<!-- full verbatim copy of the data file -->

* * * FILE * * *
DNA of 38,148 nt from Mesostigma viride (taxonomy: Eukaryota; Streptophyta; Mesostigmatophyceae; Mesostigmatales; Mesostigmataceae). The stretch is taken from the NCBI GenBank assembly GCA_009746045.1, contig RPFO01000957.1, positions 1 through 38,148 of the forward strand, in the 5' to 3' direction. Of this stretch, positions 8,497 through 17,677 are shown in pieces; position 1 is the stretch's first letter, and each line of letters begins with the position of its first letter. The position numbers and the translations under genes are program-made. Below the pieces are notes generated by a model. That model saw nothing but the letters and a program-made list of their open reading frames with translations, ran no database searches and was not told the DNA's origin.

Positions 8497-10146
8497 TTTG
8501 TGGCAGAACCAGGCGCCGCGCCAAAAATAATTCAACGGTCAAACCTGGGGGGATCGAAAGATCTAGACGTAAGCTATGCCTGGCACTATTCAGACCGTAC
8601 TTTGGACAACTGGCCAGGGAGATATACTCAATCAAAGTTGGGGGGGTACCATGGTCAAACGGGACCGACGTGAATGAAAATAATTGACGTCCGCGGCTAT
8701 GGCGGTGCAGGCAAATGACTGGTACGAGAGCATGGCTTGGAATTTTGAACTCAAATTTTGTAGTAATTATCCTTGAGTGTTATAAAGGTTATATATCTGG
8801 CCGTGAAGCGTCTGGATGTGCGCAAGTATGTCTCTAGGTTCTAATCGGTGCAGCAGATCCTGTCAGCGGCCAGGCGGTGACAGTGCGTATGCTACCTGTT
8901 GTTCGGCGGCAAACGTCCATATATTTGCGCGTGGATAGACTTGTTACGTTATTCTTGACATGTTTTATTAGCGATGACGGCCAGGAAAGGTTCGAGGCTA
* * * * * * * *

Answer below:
DNA of 38,148 nt from Mesostigma viride (taxonomy: Eukaryota; Streptophyta; Mesostigmatophyceae; Mesostigmatales; Mesostigmataceae). The stretch is taken from the NCBI GenBank assembly GCA_009746045.1, contig RPFO01000957.1, positions 1 through 38,148 of the forward strand, in the 5' to 3' direction. Of this stretch, positions 8,497 through 17,677 are shown in pieces; position 1 is the stretch's first letter, and each line of letters begins with the position of its first letter. The position numbers and the translations under genes are program-made. Below the pieces are notes generated by a model. That model saw nothing but the letters and a program-made list of their open reading frames with translations, ran no database searches and was not told the DNA's origin.

Positions 8497-10146
8497 TTTG
8501 TGGCAGAACCAGGCGCCGCGCCAAAAATAATTCAACGGTCAAACCTGGGGGGATCGAAAGATCTAGACGTAAGCTATGCCTGGCACTATTCAGACCGTAC
8601 TTTGGACAACTGGCCAGGGAGATATACTCAATCAAAGTTGGGGGGGTACCATGGTCAAACGGGACCGACGTGAATGAAAATAATTGACGTCCGCGGCTAT
8701 GGCGGTGCAGGCAAATGACTGGTACGAGAGCATGGCTTGGAATTTTGAACTCAAATTTTGTAGTAATTATCCTTGAGTGTTATAAAGGTTATATATCTGG
8801 CCGTGAAGCGTCTGGATGTGCGCAAGTATGTCTCTAGGTTCTAATCGGTGCAGCAGATCCTGTCAGCGGCCAGGCGGTGACAGTGCGTATGCTACCTGTT
8901 GTTCGGCGGCAAACGTCCATATATTTGCGCGTGGATAGACTTGTTACGTTATTCTTGACATGTTTTATTAGCGATGACGGCCAGGAAAGGTTCGAGGCTA